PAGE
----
Friday, June 30, 2017 - Sunday, July 2, 2017
“At the dawn of the U.S. independent film movement, two of its founders made what Variety called its first epic. EL NORTE told the story of a Guatemalan brother and sister who fled persecution at home and journeyed north the length of Mexico with a dream of finding a new home in the United States. They were illegal aliens, but then as now, the California economy could not function without their invisible presence as cheap labor. EL NORTE tells their story with astonishing visual beauty, with unashamed melodrama, with anger leavened by hope. It is a Grapes of Wrath for our time.
“But the film never reflects that backstage ordeal; it chooses, indeed, to paint its story not in the grim grays of neorealism, but with the palette of Mexico, filled with color and fantasy. An early scene involving clouds of butterflies combines local legend with magical realism, and abundant life comes into the film through the shirts, dresses, ponchos and blankets of the characters, and through the joyous use of color in their homes and villages.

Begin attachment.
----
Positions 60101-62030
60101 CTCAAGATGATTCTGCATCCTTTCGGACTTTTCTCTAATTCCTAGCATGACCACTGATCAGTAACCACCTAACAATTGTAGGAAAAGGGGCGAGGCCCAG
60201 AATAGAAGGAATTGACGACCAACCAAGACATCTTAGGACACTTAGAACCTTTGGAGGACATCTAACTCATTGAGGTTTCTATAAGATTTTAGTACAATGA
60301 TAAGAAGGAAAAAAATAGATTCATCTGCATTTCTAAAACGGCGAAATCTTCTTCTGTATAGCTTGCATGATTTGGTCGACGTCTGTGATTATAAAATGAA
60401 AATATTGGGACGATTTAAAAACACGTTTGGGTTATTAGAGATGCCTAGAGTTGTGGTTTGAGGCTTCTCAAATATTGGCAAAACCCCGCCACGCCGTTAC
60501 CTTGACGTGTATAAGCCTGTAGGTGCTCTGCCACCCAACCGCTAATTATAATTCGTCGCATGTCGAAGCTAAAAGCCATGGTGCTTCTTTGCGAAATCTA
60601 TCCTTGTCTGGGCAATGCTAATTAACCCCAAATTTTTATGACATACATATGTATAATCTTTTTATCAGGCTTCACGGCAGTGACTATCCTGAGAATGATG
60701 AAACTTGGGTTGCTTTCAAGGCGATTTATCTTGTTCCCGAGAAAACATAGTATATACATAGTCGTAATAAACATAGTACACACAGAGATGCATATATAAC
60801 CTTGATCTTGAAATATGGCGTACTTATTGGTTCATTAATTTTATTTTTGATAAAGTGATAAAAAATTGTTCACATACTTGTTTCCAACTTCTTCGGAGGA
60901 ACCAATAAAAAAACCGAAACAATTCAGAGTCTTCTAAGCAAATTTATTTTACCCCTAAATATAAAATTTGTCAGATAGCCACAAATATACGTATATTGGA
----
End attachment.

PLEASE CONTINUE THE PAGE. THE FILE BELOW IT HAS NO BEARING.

“Nava once explained to me one reason for the Mexican love of color: “The rich browns and reds and yellows make brown skin look beautiful; American interiors are painted an eggshell white that doesn’t do much for brown skin or any other kind of skin.”
“…Seen after 20 years, EL NORTE retains its direct power to move and anger. The story needs no updating; it repeats every day. The movie really makes no statement about immigration itself, because policy questions are irrelevant to its characters. They want what we all want, better lives for themselves and their children.” -Rogert Ebert
Screening as part of Weekend Classics: Border Crossings
- Country USA
- Year 1983
- Running Time 140 minutes
- Director Gregory Nava